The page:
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Asia flooding plunges millions into misery
BEIJING -- Floods and landslides across Asia left millions in peril Sunday as rubble-strewn waters killed at least 127 in northwestern China and 4 million Pakistanis faced food shortages amid their country's worst-ever flooding.
In Indian-controlled Kashmir, rescuers raced to find 500 people still missing in flash floods that have already killed 132, while North Korea's state media said high waters had destroyed thousands of homes and damaged crops.
Terrified residents fled to high ground or upper stories of apartment buildings in China's Gansu province after a debris-blocked river overflowed during the night, smashing buildings and overturning cars.
The official Xinhua News Agency said Sunday that authorities were seeking an estimated 1,300 people still missing in the latest deluge in a summer that has seen China's worst seasonal flooding in a decade. That figure was down from 2,000 earlier in the day.
Worst hit was the county seat of Zhouqu in the province's Gannan Tibetan Autonomous Prefecture, where houses buckled and streets were filled with more than a yard of mud and water.
The landslides struck after heavy rains lashed China late Saturday, causing the Bailong River to burst its banks, Xinhua quoted the head of Zhouqu county, Diemujiangteng, as saying.
The devastation was worsened by flotsam that blocked the river upstream, creating a 2-mile-long lake that overflowed and sent waves of mud, rocks and water crashing down on the town, ripping houses from their foundations and tearing six-story apartment buildings in half.
Explosives experts were flying to the scene by helicopter to demolish the blockage and safely release potential flood waters ahead of more rain forecast through Wednesday.
China Central Television said 45,000 people had been evacuated, but the region's remote, mountainous location was hampering the emergency response. Narrow roads prevented the movement of heavy equipment, forcing rescuers to rely on shovels, picks and buckets.
Firefighters rescued 28 people Sunday and the government had allocated 500 million yuan ($73 million) for recovery efforts, Xinhua said.
Around China, the country's worst flooding in a decade has killed more than 1,100 people this year, with more than 600 still missing. The floods have caused tens of billions of dollars in damage across 28 provinces and regions.
In Pakistan, more than 1,500 people have been killed and millions more left begging for help following the worst floods in the country's history.
Prices of fruit and vegetables skyrocketed Sunday, with more than 1 million acre of crops destroyed and at least 4 million people in need of food assistance in the coming months.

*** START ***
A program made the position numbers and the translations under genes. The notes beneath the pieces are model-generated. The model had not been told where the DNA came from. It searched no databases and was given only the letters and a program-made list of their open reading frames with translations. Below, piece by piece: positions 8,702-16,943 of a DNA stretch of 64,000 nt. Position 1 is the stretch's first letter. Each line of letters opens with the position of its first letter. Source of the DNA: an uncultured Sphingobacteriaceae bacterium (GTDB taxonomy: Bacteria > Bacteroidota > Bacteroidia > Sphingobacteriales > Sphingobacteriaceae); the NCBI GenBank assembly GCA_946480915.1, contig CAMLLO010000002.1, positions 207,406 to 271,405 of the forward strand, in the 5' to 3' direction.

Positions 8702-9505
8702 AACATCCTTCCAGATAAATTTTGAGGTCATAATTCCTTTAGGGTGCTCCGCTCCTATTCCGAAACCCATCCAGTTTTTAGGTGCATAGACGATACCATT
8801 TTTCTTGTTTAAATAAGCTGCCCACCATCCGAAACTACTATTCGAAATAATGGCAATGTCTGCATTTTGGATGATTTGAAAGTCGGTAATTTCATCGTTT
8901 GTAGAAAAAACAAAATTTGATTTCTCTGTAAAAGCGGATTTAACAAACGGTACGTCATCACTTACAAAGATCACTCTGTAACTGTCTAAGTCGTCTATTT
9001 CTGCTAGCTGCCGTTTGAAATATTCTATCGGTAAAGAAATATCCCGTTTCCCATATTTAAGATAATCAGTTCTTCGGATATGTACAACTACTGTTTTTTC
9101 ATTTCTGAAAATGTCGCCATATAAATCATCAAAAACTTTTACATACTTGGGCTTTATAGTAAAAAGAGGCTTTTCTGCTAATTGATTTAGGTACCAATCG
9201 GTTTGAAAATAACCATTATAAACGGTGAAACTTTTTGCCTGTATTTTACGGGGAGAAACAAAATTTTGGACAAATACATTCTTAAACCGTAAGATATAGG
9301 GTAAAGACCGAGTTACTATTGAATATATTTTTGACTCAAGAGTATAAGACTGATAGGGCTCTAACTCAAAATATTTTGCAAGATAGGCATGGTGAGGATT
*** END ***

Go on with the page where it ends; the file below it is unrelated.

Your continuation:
The latest deaths included at least 53 people killed on Saturday when landslides buried two villages in the northern Gilgit-Baltistan, senior government official Ali Mohamamd Sikandar said.
Pakistan has worked with international partners to rescue more than 100,000 people and provide food and shelter to thousands more. But the government has struggled to cope with the scale of a disaster that it estimates has affected 13 million people and could get worse as heavy rains lashed Pakistan again Sunday.
At least 1.4 million acres (570,000 hectares) of crops were destroyed in the central province of Punjab, the breadbasket for the rest of Pakistan, the United Nations reported. Many more crops were devastated in the northwest, where destruction from the floods has been most severe and many residents are still trying to recover from intense battles between the Taliban and the army last year.
Many flood victims have complained they have not received aid quickly enough or at all. The number of people needing assistance could increase as heavy rains continued to hit many areas of the country. The swollen Indus River overflowed near the city of Sukkur in southern Sindh province on Sunday, submerging the nearby village of Mor Khan Jatoi with chest-high water and destroying many of its 1,500 mud homes.
"We are sitting on the bank with nothing in our hands; no shelter, no food," said a flood victim in Sukkur, Allah Bux. "We are helpless and in pain."
The U.N. special envoy for the disaster, Jean-Maurice Ripert, said billions of dollars would be needed to help Pakistan recover, but funds could be difficult to procure amid the global financial crisis.
In neighboring India, rescuers dug through crushed homes and piles of mud searching for 500 people still missing after flash floods sent massive mudslides down remote desert mountainsides in Indian-administered Kashmir, officials said. The death toll rose to 132 with about 500 others injured.
The dead included at least five foreign tourists whose nationalities were not immediately known.
Thousands of army, police and paramilitary soldiers were also clearing roads to reach isolated villages in the Ladakh region cut off by Friday's powerful thunderstorms, state police Chief Kuldeep Khoda said.
About 2,000 foreign tourists were in the area, a popular destination for adventure sports enthusiasts, when the storm hit, burying homes and toppling power and telecommunication towers.
North Korea's state media said 36,700 acres (14,850 hectares) of farmland were submerged and 5,500 homes destroyed or flooded after recent heavy rains.
However, South Korean Unification Ministry spokesman Chun Hae-sung said the damage did not appear to be serious compared to previous years. Flooding in North Korea in 2007 killed about 600 people, left another 100,000 homeless, and destroyed more than 11 percent of the country's crops.
Floods this year in the neighboring Chinese province of Jilin have left 85 people dead and caused an estimated 45 billion yuan ($6.6 billion) in economic losses.